Note: The French don't care for showers, but don't mind if you pay for them.
We purchased about 20 tokens, to be sure of not running out.We scampered over to the heads and happily stood for our five minute showers. We returned to the boat extra clean and happy to be in France.
Going ashore meant a trip to find the local stores and Boulangerie's. We hopped a bus to the town (Brest is actually quite small!) and took in the sights.
Returning to the Wildebeest, I performed a thorough inspection of the rigging and engine room. All through-hulls were opened and closed and filters cleaned. I noticed a small water leak coming out of the outside water pump. For the first time, I opened the pump and changed an impeller.
Water still leaked. Darn!
Opened it back up, looking if a gasket had become pinched. Nope, water leaking heavier now.
This was when our crewman, Chris N. showed up to the boat.
We welcomed him aboard, had lunch and some wine and beer to celebrate. Chris showing up meant we were that much closer to continuing the mission, heading to Spain.
Except the weather started closing in. The forecast was for winds to pick up to 40 knots for the next week. Some Autumnal low pressure systems were inbound, and our water pump was not right, so decisions had to be made.
1. My passport was expiring on 30 November. That was needing a replacement, and the nearest place to do this was Paris or London.
2. I was still on terminal leave from the Navy. Now, just to annoy me and get in my way, someone in the Personnel Department had ordained that I had to check back in on the 30th of September, only to finally check out on final terminal leave. One can't have more than 60 days of leave in one fell swoop, can they? Rectums.
So I decided to travel to Roscoff, hop a ferry to Plymouth and train to London, and knock it all out. Spousal Unit and Chris can remain on the boat and ready us for the next leg.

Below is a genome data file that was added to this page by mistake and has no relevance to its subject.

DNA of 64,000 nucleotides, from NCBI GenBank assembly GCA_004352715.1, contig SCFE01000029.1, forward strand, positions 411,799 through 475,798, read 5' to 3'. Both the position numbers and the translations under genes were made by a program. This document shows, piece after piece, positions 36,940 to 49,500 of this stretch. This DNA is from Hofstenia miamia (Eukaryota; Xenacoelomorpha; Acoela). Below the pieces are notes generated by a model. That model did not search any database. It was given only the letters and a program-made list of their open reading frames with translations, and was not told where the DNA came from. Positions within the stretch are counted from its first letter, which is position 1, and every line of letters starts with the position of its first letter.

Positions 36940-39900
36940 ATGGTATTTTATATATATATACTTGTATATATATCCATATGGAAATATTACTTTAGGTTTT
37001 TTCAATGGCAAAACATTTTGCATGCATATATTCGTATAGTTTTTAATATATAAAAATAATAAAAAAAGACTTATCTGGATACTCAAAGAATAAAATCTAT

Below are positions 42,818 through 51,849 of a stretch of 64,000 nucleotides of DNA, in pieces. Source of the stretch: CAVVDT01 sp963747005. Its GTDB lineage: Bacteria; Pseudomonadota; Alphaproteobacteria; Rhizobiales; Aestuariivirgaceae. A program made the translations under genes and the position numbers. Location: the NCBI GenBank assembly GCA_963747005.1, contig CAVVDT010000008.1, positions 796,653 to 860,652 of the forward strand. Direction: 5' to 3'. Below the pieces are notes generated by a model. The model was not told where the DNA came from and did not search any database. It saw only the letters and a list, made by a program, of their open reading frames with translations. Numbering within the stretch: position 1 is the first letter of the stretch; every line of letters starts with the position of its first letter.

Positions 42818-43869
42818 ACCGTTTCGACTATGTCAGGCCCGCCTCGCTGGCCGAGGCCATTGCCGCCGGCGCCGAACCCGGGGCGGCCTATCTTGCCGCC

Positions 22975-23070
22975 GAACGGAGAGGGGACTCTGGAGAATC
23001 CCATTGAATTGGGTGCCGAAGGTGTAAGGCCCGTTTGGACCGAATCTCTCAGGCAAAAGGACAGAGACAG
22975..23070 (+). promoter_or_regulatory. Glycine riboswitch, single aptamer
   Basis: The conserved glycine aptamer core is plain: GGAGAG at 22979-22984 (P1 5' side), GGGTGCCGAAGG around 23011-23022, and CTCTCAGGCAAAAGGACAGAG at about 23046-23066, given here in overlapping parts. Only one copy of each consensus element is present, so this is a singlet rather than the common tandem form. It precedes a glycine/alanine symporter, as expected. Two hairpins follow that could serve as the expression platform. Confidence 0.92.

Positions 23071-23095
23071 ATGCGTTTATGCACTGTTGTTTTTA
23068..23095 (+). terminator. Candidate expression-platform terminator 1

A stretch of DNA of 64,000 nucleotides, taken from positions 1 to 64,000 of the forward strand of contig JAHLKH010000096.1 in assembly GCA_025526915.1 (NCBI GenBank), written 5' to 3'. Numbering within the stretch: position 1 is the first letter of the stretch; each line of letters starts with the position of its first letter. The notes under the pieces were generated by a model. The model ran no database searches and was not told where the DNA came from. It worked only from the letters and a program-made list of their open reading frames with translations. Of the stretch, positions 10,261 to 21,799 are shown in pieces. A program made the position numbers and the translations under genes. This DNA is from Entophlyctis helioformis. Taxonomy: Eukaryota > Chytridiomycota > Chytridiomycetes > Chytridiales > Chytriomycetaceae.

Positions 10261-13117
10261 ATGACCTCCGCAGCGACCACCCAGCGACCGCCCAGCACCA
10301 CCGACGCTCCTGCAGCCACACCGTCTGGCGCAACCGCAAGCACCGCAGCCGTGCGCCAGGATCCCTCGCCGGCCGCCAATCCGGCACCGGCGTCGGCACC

I took a train to Roscoff and taxied to the ferry. The ferry wasn't leaving until the next morning, so I had to stay in a hotel for the evening.
Next morning, underway, in first class. Ahh, this was the way to cross the channel!
Once in Plymouth, I walked to the train station, bought a funny looking paperback and settled in for the three hour ride to Waterloo.
On the back of the book;
What the publisher is saying ...
"Just when you thought the south Florida crime novel was played out and gasping for fresh air, along comes Tim Dorsey to give it a hot spike of pure adrenaline called Florida Roadkill. Think Hunter Thompson leaving Las Vegas and taking Fear and Loathing through the Everglades on the Tamiami Trail. Think Thomas Pynchon on a psychotic break. Think Elmore Leonard mainlining speedballs, or James W. Hall tripping on Ecstasy. Think Quentin Tarantino whispering in Carl Hiaasen’s ear, “You don’t go far enough -- out!” This is a wild-at-heart, pinball-machine of a novel, teeming with oddball kooks. crazies and maniacs as they careen through Florida on a kaleidoscopic crime-and-violent-mayhem spree, with stops in Tampa, Palm Beach, Cocoa Beach, Miami Beach, Key West and the Dry Tortugas. Ultra-sex, mondo-drugs, Satanic rock ’n’ roll. Lap-dancing coke whores, money-laundering life insurers, ruthless retirement-village scammers. Five million bucks in a suitcase dropped in the trunk of the wrong car, with a whole convoy of homicidal wackos in pursuit – and every damn one of them stops in Miami to take in the last game of the World Series. The dumb bad guy is hooked on cocaine and cartoons; the smart one is obsessed with Sunshine State lore; the babe is a walking wet dream who’s twice as deadly as the men. And get this: There are two good guys, and one of them is a lawyer. This is Florida in all its decadence, corruption, dysfunction, cupidity, stupidity and bizarro violence. But native Floridian Tim Dorsey still loves his home state – the pure Florida that hasn’t been completely paved over – and he eloquently communicates his abiding passion for its beauty and history. But mainly, Florida Roadkill is a hyperkinetic, ultraviolent, crazily lyrical and hysterically funny crime fiction with a post-modern spin. From murder by Levis 501s to the Running of the Hemingways in Key West, this novel is overdosed, overdriven and over-over-the-top.”
I began reading this book on the train and feel bad for the surrounding passengers... I was in full stitches, trying vainly to repress giggles and guffaws. In no time I was in London and at the end of the book. "Florida Roadkill" became the cruise-crew required reading novel, and I heartily recommend it. Many of the jokes in transit came from this book, such as, "Beer Me". It's a real hoot, trust me!